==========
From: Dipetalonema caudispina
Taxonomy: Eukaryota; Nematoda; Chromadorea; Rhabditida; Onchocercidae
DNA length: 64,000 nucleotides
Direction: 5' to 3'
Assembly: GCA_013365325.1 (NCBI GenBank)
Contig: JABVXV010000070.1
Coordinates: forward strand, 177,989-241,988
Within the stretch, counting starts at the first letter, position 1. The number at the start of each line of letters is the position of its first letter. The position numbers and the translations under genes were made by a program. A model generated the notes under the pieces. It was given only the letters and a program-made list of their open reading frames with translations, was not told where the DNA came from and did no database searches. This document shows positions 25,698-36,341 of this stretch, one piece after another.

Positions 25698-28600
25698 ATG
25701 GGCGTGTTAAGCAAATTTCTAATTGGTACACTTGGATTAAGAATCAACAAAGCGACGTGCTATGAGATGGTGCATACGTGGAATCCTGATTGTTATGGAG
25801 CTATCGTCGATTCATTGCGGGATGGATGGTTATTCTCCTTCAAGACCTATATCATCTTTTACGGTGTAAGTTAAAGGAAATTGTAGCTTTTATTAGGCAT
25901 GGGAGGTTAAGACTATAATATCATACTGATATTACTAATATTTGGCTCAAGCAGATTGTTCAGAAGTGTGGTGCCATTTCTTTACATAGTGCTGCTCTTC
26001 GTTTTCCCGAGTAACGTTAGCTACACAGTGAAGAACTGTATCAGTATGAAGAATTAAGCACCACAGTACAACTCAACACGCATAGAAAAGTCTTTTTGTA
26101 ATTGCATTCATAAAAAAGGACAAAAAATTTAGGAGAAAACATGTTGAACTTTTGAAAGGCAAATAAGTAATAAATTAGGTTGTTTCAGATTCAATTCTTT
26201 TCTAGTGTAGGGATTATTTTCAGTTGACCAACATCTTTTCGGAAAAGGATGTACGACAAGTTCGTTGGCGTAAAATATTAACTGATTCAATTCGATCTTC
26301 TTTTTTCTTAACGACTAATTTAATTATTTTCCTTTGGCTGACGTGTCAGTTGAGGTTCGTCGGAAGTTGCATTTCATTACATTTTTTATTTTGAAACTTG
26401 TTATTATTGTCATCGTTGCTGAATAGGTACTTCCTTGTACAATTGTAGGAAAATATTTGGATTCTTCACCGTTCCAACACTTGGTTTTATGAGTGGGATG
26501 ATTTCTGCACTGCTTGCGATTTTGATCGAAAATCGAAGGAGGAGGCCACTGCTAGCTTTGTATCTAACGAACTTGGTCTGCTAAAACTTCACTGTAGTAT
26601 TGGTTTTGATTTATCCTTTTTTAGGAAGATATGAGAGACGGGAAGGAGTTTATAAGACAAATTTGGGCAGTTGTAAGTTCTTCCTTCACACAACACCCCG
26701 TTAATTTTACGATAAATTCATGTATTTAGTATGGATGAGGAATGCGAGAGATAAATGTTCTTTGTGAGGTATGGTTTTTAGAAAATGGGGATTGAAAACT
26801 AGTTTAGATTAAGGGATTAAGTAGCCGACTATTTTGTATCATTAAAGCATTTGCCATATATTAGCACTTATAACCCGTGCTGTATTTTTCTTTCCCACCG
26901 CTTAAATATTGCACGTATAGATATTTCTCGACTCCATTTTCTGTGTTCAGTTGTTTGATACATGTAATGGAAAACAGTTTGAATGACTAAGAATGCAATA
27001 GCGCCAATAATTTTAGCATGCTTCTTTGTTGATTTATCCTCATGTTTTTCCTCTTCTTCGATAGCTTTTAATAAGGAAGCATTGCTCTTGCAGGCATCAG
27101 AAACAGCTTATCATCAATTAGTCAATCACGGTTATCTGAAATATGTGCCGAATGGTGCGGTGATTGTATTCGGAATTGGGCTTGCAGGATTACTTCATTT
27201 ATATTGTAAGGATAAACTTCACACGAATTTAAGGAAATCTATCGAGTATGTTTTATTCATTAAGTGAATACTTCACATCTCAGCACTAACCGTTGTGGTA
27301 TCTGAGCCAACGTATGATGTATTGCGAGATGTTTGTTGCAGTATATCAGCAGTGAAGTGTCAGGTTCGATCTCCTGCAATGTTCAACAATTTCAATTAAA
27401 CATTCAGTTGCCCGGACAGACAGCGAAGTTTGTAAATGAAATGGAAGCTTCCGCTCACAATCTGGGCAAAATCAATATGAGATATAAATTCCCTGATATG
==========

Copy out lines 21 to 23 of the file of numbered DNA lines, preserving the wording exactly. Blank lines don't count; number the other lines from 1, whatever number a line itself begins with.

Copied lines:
26701 TTAATTTTACGATAAATTCATGTATTTAGTATGGATGAGGAATGCGAGAGATAAATGTTCTTTGTGAGGTATGGTTTTTAGAAAATGGGGATTGAAAACT
26801 AGTTTAGATTAAGGGATTAAGTAGCCGACTATTTTGTATCATTAAAGCATTTGCCATATATTAGCACTTATAACCCGTGCTGTATTTTTCTTTCCCACCG
26901 CTTAAATATTGCACGTATAGATATTTCTCGACTCCATTTTCTGTGTTCAGTTGTTTGATACATGTAATGGAAAACAGTTTGAATGACTAAGAATGCAATA